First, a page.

there are some laws which lay down that govt depts/ministries put the data you mention on their websites etc..very few do, even at the centre. there is no one person, including the prime minister, who can accurately tell you how many people are employed in the central govt at any moment of time. the ministry of statistics and personnel publishes some data, yearly..but it's hard to find.

i think the reasons for hiding/concealing employment data is obvious--they don't want the dalits, obcs etc to learn about how many of them are actually employed in govt, and in the public sector, especially. that's one major reason, because it's during the course of some searches online that i'd done a few years ago that i realized how big a problem finding the correct numbers is.

'what are your thoughts on the silence of the intellectuals and informed in the rest of the state about facts and figures? Do these people have no reliable data or are they simply being polite or politically correct!'

they've been taken in by surprise, most of them have grown very smug over the years. nothing much matters to the leaders from the krishna delta, for instance, than their constituents getting water in time during kharif/rabi seasons..rest of the time, they'd be left alone and can go make money anywhere..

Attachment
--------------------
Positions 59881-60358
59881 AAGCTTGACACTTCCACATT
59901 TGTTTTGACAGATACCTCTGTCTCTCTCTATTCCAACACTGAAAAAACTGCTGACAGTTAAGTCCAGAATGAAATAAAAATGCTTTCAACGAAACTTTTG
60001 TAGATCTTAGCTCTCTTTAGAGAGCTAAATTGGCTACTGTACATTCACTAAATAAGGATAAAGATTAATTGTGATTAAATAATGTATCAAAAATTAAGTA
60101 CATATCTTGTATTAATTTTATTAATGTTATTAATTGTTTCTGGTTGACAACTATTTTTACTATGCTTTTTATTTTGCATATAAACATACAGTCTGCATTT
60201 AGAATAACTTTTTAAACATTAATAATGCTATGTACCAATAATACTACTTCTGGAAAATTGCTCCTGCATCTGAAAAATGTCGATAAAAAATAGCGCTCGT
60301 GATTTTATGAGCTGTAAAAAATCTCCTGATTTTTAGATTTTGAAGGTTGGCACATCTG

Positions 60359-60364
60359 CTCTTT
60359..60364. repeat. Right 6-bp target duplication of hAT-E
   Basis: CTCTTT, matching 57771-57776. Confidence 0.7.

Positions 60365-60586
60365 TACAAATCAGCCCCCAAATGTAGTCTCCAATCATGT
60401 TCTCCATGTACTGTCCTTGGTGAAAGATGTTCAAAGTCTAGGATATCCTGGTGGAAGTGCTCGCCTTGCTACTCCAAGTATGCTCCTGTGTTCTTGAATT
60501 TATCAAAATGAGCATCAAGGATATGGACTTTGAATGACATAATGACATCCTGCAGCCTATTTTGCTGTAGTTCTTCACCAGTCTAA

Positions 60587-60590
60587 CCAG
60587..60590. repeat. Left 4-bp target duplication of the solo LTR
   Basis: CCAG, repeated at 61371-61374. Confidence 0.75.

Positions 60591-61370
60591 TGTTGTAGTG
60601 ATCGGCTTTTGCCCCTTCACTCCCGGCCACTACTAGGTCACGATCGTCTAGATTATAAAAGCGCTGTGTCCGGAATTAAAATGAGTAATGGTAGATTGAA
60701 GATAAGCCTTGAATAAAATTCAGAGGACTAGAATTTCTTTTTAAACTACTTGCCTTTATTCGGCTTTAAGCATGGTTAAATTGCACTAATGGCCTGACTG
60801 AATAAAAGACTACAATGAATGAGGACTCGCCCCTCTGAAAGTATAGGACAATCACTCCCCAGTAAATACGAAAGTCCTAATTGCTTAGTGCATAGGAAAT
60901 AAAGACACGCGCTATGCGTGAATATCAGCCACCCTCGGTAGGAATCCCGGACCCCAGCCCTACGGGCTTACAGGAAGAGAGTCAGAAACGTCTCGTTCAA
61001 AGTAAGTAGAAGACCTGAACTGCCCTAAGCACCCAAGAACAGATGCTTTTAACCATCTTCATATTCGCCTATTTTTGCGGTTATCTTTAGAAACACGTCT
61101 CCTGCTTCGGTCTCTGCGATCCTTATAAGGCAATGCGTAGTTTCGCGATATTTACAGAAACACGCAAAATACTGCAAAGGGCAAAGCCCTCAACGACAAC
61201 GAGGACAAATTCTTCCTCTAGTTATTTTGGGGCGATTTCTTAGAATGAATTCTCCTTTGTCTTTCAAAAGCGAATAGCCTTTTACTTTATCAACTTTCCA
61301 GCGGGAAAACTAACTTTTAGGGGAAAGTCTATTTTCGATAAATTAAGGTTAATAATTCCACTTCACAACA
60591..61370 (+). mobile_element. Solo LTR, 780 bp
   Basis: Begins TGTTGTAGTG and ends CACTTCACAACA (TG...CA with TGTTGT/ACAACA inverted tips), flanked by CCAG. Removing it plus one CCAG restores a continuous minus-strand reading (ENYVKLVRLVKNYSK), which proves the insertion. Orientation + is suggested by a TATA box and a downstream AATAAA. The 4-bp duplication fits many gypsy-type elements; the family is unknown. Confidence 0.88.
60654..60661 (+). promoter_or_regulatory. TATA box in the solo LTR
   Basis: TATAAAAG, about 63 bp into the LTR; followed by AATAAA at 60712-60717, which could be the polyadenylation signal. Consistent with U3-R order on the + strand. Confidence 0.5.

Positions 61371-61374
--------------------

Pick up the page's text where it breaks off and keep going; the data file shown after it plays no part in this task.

but i mostly blame the educated middle classes-- their careerism, their inability to question the deeprooted casteist tendencies prevalent in the region, in fact they seem to revel in it... the middle classes of the delta played a leading role in the spread of progressive movements across the state in the past, long ago. now they still haven't found answers to why karamchedu happened in their midst.

it's because of the lack of a societal perspective, to put it crudely, that the educated middle classes of andhra haven't produced enough intellectual leaders in the recent past to question the flawed, unsubstantiated, claims of the separatists systematically over the last one decade..

Sridhar said...

Thank you Kuffir. I think in lines of Nilekani's UID project we need some serious efforts in real time capture and warehousing of data pertaining to all social and economic aspects of our country. Politicians indeed revel the darkness and confusion that emanates from lack of data. Many of the current problems and disputes can be solved by technology and intelligent ways by providing objectivity in decision making.

Your comment about the people in delta is though provoking. Economic prosperity indeed seem to push the struggle for egalitarianism to back seat.